Recent articles: include ‘Władza utemperowana: „Kulturowe osiągnięcie o uniwersalnym znaczeniu”’ in Jacek Żakowski ed., Almanach 2023-2024, Warsaw, Fundacja Collegium Civitas, 2023, 153-85; ‘The Ideal of the Rule of Law and Private Power,’ in Mark Tushnet and Dimitry Kochenov, eds., Research Handbook on the Politics of Constitutional Law, Edward Elgar, 2023, 14-29; ‘Domestic Abuse: Populists and the Rule of Law,’ IWMpost Winter 2022, no. 130, 1; ‘Too Much Information,’ in Helge Dedek and William Twining, eds., Cosmopolitan Jurisprudence. Essays in Memory of H. Patrick Glenn, Cambridge, 2022, 117-42; ‘Illiberalism and the Rule of Law,’ in András Sajó, Renata Uitz and Stephen Holmes, eds., Routledge Handbook on Illiberalism, Routledge, 2021, 533-53; ‘The Spirit of Constitutionalism,’ J. Urbanik and A. Bodnar, eds., Περιμένοντας τους Bαρβάρους. Law in the days of Constitutional Crisis. Studies offered to Mirosław Wyrzykowski, C.H. Beck, 2021, 343-58; ‘Democracy and the Rule of Law,’ in Jens Meierhenrich and Martin Loughlin, eds., Cambridge Companion to the Rule of Law, Cambridge, 2021, 406-24; ‘An Ecumenical Sensibility,’ in Paul van Seters, ed., The Anthem Companion to Philip Selznick, Anthem Press, 2021, 189-212; ‘Polish Lessons. Backsliding, Sabotage and the Rule of Law,’ in Aleksandra Gliszczyńska-Grabias, Uladzislau Belavusau, eds., Constitutionalism under Stress. Essays in Honour of Wojciech Sadurski, Oxford, 2020, 79-94; ‘Powrót na złą droge, sabotaż i rządy prawa: nauka na błędach,’ Almanach 2019-2020, Fundacja Collegium Civitas, Warsaw, 2020, 153-69; ‘The Potential for Resilience of Institutions to Sustain the Rule of Law’ (2020) 12 Hague Journal on the Rule of Law 205-13; What’s the Point of the Rule of Law?’ (2019) 67, 3 Buffalo Law Review 743-91; ‘The Challenge of Institutionalisation: Post-Communist “Transitions”, Populism, and the Rule of Law,’ (2019) 15 European Constitutional Law Review, 544–573; ‘The Discreet Charm of Civility,’ (2019) Thesis Eleven, 1-17.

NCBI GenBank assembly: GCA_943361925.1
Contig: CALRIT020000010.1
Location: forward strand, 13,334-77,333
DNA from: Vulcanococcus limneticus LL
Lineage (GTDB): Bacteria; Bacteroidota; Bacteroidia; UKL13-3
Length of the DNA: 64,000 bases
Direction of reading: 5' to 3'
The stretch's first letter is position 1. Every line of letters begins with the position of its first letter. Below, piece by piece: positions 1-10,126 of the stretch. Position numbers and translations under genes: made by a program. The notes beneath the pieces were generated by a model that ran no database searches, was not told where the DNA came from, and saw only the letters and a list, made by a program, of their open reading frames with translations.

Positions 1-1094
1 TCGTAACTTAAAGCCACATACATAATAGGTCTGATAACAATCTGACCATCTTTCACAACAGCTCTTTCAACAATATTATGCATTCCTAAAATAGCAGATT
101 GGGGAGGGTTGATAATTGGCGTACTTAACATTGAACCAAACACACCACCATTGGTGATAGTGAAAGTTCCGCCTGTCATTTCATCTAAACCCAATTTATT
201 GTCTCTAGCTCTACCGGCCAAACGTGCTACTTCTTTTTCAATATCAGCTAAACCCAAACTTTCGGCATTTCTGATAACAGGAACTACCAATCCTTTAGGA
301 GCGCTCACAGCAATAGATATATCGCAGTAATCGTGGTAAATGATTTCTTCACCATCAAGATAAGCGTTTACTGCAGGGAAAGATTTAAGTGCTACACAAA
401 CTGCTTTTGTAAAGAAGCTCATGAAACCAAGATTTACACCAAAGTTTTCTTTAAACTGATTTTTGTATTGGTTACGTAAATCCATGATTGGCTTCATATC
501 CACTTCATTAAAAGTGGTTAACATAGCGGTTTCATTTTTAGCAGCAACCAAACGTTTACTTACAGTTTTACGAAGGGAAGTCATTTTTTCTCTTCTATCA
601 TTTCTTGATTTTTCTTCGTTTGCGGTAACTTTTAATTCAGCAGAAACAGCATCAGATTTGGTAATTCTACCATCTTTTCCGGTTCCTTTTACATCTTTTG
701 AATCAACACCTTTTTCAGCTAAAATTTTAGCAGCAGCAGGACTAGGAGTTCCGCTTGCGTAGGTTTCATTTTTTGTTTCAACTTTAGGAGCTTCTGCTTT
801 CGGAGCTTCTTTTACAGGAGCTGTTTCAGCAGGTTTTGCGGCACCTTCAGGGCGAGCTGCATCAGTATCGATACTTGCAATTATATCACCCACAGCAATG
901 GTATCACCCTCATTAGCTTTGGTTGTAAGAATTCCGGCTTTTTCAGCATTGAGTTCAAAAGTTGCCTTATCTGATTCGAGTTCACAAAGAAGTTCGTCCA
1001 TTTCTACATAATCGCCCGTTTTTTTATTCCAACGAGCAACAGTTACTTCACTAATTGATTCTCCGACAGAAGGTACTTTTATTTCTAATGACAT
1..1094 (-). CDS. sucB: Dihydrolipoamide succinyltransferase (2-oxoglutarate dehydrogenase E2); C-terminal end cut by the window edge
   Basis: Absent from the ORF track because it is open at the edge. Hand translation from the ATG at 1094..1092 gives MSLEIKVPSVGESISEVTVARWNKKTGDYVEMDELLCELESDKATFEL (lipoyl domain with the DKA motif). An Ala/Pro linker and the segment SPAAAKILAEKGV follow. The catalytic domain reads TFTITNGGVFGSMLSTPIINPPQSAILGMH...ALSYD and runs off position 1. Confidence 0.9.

As RGSL celebrates its 25th anniversary this year, the Anniversary lecture series cover areas of law and business, international law, European Law, European Union, rule of law and constitutionalism, says RGSL Rector Dr. Adam Czarnota.
The speakers of the previous RGSL Anniversary lectures were the President of Latvia Egils Levits, Professor Stefan Auer from the University of Hong Kong and Professorial Fellow Adam Liberman from the University of New South Wales, Sydney, Australia.
RGSL was established in 1998 by agreement between the Latvian and Swedish Governments and the Soros Foundation Latvia. RGSL is a specialised law school offering Masters programmes in international public and private law subjects including European law, human rights, international commercial law, EU policy, finance and technology. It also offers two interdisciplinary Bachelor programmes in which law is studied in combination with business and diplomacy. RGSL faculty and students come from over 30 countries, and our graduates work in governmental agencies, legal profession, businesses and international organisations all over the world.
“We worked hard to transform the legal education in Latvia, we have worked very hard to actually transform the legal profession in our region and we have also put Riga on an international map of legal education,” says Jānis Ikstens, Chairman of the RGSL Board. “I believe there are three core values that have helped us to achieve what we are proud of today – namely, ambition, agility and innovation. And I very much hope that, as we grow older, we will not lose these critically important values in the temporary world and we will further strive for excellence for the next 250 years.”